Thread Number: 51938
946 GE Electric Stove w/ Double Oven - $250 (Jefferson)
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Post# 743390   3/19/2014 at 21:17 (2,160 days old) by ovrphil (N.Atlanta / Georgia )        

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Danemodsandy - I think you might need to clarify the year on this one. :-)

AD: " Beautiful GE electric oven built in October, 1946. Everything appears to be working, and its in remarkable condition. Enamel is in excellent condition. All the pushbuttons are functioning, and both ovens are also in great condition. All knobs and controls are in great shape, unbroken and functioning. This could be moved in and put to immediate use. Only thing this needs is a little cleaning.
It would be great for a historic home. I did a little research on these older ovens, and they are very popular now.

Serial # J487D6WH and Model # TCZ06677


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Post# 743395 , Reply# 1   3/19/2014 at 21:24 (2,160 days old) by norgeway (mocksville n c )        
This is what I have about decided on..

More like 67 or 68, the window didnt come out until the late 60s on self cleaning.

Post# 743399 , Reply# 2   3/19/2014 at 21:31 (2,160 days old) by danemodsandy (The Bramford, Apt. 7-E)        

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They're only a couple of decades off, LOL.

My guess here is '67 or '68 or so. It has an oven door window, which puts it later than '66, and it has the round ball-shaped knob for the P*7 oven door latch, not the later "arrowhead" design. The oven door window has the deluxe chrome trim, not the plainer trim of later units.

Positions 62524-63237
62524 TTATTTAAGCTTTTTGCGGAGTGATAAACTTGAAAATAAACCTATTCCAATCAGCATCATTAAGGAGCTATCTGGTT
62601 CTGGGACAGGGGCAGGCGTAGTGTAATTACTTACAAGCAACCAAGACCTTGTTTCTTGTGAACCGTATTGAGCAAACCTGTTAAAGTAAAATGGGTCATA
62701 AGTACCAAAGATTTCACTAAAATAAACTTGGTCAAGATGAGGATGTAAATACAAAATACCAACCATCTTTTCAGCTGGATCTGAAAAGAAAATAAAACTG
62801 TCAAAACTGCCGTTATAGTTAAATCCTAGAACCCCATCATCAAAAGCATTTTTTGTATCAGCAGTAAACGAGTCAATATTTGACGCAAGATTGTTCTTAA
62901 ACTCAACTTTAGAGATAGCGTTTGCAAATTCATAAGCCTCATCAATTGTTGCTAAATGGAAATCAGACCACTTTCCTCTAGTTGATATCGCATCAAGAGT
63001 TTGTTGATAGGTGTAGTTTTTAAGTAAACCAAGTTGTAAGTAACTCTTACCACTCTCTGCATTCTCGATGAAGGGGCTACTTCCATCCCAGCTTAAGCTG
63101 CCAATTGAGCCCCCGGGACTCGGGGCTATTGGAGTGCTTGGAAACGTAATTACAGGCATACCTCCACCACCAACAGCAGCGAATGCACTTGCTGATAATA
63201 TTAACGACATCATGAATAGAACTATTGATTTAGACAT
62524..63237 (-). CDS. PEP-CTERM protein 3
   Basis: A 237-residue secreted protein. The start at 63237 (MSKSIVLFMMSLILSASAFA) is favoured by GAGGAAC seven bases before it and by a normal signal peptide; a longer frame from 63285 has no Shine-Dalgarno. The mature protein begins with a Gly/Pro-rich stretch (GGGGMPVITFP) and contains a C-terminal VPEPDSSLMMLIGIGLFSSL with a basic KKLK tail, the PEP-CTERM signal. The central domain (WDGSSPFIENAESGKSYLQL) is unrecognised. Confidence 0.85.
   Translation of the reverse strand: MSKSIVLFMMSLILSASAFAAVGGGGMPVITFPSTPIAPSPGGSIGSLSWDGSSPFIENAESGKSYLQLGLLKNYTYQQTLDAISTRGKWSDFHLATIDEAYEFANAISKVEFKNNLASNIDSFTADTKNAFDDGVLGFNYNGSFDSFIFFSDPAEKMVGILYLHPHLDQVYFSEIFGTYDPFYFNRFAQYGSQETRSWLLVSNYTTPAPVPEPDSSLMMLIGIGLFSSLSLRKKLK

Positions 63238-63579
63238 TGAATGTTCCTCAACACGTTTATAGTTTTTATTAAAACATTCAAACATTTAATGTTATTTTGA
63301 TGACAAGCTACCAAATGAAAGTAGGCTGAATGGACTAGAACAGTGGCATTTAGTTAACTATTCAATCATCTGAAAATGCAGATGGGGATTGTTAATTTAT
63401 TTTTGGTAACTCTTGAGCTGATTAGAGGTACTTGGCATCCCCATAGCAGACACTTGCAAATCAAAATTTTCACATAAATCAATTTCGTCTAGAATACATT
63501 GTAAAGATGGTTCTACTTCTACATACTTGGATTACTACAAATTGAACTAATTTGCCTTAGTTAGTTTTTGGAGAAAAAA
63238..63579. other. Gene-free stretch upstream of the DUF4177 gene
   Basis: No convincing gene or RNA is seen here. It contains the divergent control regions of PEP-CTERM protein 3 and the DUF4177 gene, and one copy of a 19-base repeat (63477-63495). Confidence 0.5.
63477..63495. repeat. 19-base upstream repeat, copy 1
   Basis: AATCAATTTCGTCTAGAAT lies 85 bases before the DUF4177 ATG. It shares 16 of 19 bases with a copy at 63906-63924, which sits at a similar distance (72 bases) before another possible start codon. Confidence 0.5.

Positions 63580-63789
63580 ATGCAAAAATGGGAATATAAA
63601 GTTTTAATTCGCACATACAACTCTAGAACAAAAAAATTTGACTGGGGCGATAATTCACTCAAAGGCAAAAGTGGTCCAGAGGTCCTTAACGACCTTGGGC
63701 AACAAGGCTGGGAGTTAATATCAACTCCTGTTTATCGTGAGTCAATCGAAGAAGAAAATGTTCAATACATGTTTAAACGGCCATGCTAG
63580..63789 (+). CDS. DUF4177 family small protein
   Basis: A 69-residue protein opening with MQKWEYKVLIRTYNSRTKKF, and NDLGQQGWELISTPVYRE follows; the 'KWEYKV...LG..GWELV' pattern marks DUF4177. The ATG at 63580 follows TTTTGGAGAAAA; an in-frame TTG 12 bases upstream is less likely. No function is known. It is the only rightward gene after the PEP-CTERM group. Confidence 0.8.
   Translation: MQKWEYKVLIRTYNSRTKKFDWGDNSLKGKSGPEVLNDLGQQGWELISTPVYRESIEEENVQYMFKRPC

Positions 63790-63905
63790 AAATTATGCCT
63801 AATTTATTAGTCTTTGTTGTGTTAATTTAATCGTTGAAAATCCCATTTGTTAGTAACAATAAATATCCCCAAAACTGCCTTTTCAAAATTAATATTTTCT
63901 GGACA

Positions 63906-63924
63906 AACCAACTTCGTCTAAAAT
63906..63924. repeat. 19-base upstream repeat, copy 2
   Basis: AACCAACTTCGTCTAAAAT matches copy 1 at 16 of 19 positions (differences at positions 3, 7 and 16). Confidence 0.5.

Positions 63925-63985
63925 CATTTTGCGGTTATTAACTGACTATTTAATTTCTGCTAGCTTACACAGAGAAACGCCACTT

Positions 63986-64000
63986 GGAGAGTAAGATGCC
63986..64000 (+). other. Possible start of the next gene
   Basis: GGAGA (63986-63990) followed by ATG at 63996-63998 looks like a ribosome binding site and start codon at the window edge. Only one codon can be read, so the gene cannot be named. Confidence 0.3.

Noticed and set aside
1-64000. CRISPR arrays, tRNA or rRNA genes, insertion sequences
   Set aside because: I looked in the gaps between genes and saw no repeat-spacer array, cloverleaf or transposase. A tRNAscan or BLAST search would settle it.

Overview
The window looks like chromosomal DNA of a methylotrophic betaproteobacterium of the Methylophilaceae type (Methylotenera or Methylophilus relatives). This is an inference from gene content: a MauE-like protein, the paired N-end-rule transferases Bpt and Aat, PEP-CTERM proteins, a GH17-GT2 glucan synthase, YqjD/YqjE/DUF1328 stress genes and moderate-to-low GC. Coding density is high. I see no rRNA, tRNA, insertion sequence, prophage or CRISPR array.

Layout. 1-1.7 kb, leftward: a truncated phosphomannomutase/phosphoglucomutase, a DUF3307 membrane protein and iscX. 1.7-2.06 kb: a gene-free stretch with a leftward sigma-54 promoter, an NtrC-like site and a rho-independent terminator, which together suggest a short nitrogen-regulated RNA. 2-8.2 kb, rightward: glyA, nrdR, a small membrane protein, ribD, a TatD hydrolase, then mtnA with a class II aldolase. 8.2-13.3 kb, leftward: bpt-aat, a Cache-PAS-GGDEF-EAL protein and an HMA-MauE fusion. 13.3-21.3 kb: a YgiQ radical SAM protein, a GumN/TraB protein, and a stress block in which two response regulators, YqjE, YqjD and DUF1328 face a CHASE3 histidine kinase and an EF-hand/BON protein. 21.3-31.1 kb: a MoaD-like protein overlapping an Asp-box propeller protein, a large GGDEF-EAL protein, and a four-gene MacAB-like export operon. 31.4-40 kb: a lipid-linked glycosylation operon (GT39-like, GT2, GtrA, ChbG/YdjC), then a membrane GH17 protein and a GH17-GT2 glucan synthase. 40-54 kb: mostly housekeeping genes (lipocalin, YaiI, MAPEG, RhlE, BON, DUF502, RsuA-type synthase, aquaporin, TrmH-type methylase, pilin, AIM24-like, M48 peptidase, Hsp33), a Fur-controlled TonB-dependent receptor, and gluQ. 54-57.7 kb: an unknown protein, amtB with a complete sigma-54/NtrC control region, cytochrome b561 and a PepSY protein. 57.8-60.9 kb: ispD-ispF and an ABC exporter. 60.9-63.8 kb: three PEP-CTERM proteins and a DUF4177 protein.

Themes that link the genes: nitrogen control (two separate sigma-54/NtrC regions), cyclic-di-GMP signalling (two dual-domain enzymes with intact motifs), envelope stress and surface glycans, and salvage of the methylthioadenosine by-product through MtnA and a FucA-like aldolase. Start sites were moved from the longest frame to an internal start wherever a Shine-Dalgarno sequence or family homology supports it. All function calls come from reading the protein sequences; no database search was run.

It's TOL, and it looks to be in super shape. Certainly much better than the woodwork next to it.

Post# 743400 , Reply# 3   3/19/2014 at 21:40 (2,160 days old) by danemodsandy (The Bramford, Apt. 7-E)        
Just Checked:

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I just checked the GE date decoder (link below), and I see what happened.

The code for 1946 is "C." The code for 1967 is "CA."

It would appear that someone successfully Googled up the decoder, but didn't look far enough on the page.

Plus it looks like they didn't get the serial and model numbers right, because "J487D6WH" is not a GE serial number, it's a model number - a J 487 in White. I have no idea where they got the so-called model number, "TCZ06677," from.

1967 is absolutely consistent with the styling and features of the range.

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Post# 743413 , Reply# 4   3/19/2014 at 22:20 (2,160 days old) by ovrphil (N.Atlanta / Georgia )        
Sandy's favorites

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Thanks for the research, Sandy and Hans.

Sandy -you posted this stove not long ago - and I didn't think I'd find one like it, but isn't the above stove, in fact, the same one you posted as one of your favorites?

Also, what's up with the Hotpoint that Cory(Cadman) owns? How does a stove like that compare with this GE, other than personal preferences of style? (if that's a long-winded answer, we'll go to break and move on) :-)

Post# 743416 , Reply# 5   3/19/2014 at 22:37 (2,160 days old) by bajaespuma (Connecticut)        
The code.

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IME, the important letter in the code is "D" right after the model number. This stove is a 1968 model. The code for 1967 is just "C".


 It is truly beautiful and comes from a time when people actually cooked on their stoves; the only thing better would be one of those deep well burners for deep-frying some potatoes or chicken. Why do they have to f-- with perfection?


Here's a list if it helps. Don't ask me about the letters that are skipped--I still haven't gotten a definitive answer about them:


















In 1970 everything changed, but most of their appliances ended with an "L"



after '72 I don't know.

Post# 743424 , Reply# 6   3/19/2014 at 23:18 (2,160 days old) by rp2813 (Sannazay)